SAN JOSE, Calif. -- On March 16, 2010, Casey Wellman chose the Minnesota Wild over two dozen other suitors.
The college free agent, a sniper at UMass, immediately catapulted to the top of the Wild's lonely prospect list.
That was two months before the Wild drafted Mikael Granlund, Brett Bulmer, Johan Larsson and Jason Zucker. That was a year before Jonas Brodin and Zack Phillips were drafted, a year before the Wild traded for Charlie Coyle.
So Wellman soon was the forgotten man. With the prospect pool deepening, Wellman had been all but written off ... until resurfacing recently with big goals in the two Wild victories to start December.
His confidence, after a tremendous start to his season with the minor league Houston Aeros, is soaring. And that's good timing, since the Brentwood, Calif., was back home Tuesday night. He grew up in the San Jose Junior Sharks system, and picked up an assist on his first game in the Shark Tank against his favorite team as a kid. The Wild won 2-1 as Wellman picked up his fourth point in four NHL games.
"I used to go on the ice during intermissions of Sharks games and play," said Wellman, 24, whose favorite Sharks player was former Wild teammate Owen Nolan. "Those were really fun. You'd score a goal, and when you hear your name on the intercom as a 7-year-old, that was awesome."
Even more awesome? Friends and family got a chance to see him play in person for the first time since he signed with the Wild.
Brad, a former major league infielder, and Jodi Wellman came to Minnesota the day after Casey signed in 2010, but he didn't play that first game and his parents had to return home after spending the previous 10 days in Massachusetts. Last year his parents flew to Houston but, as bad luck would have it, Wellman was injured and didn't play.
"I haven't seen my family in a long time," Wellman said before the game, "and my parents sacrificed a ton for me to get to this level."
He was away from California because of the Aeros' long drive to the Calder Cup Finals, a run that included several clutch goals from Wellman, who had a Game 7 breakaway with 1:21 left to beat Milwaukee. He returned to California for only a month before showing up in Minnesota in July because he decided that if he was going to invest himself into becoming a better player, he needed to spend the summer working out with Wild teammates.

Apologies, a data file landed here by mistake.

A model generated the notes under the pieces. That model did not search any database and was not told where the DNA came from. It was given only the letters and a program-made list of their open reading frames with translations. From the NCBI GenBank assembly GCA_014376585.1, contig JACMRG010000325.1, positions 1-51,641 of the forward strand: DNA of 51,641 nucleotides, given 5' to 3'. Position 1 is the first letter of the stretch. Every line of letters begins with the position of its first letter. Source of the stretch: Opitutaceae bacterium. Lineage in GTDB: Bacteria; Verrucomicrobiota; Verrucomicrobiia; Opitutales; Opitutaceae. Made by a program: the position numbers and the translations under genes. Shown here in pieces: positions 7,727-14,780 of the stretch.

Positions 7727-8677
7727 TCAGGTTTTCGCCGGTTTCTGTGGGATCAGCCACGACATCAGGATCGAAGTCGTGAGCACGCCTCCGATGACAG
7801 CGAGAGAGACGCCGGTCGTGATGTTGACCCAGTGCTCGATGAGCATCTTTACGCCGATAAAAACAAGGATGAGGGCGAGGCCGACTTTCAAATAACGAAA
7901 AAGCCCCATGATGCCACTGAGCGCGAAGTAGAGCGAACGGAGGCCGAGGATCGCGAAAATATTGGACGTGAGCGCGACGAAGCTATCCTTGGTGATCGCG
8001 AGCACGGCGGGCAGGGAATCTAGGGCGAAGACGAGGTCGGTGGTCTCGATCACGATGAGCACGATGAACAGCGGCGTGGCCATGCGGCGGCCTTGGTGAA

Wellman didn't make the Wild out of training camp, but the hard work paid off. He was seventh in the American Hockey League with 11 goals when recalled Nov. 27.
"As much as you don't want to be down in Houston -- you want to be up here -- it was good for me last year to go down and play for (now Wild coach) Mike Yeo," Wellman said. "He really helped me develop my game with battles and being harder on the puck, and Torch (new Aeros coach John Torchetti) has continued that."
Like most collegians learning the pro game, it took Wellman awhile to learn that only cream-of-the-crop goal scorers such as Dany Heatley can routinely beat goalies with shots from the tops of the circles or off the rush. Most goals in the NHL come from near the blue paint, and that's where Wellman scored with the Aeros.
And where his only two NHL goals have come from.
"His quickness has been a big positive, and he's all over the puck and he's going to the net," Wild linemate Matt Cullen said. "He stops at the front, too. A lot of guys peel off, but he's not afraid to get in the dirty areas."
Yeo worked hard last season with Wellman, stressing being better without the puck and being stronger carrying the puck, to eliminate turnovers. He is utilizing his speed better, both when he has the puck and when he needs to support his linemates.
But a fast start doesn't make an NHL career.
"Most players have to hone their craft in the minors, so it's still a process for him," Aeros General Manager Jim Mill said. "You don't have two or three good games and score a couple goals and just 'make it.' It's fluid, just like when he was reassigned this year -- he wasn't earmarked as an American Leaguer either."
So, Wellman is not officially a full-time NHLer. He's a day-to-day NHLer, and one of those days was when the born-and-bred Californian returned to his home rink.
Wellman is one of four active California-born players in the NHL, and one of 27 in league history. Maybe he can be a trailblazer for young Sharks fans, showing a former San Jose Junior Shark can play in the big show.
"I love California," Wellman said. "I'm proud I'm from here and playing hockey. Hockey is definitely getting bigger and bigger, and hopefully people here are excited for me."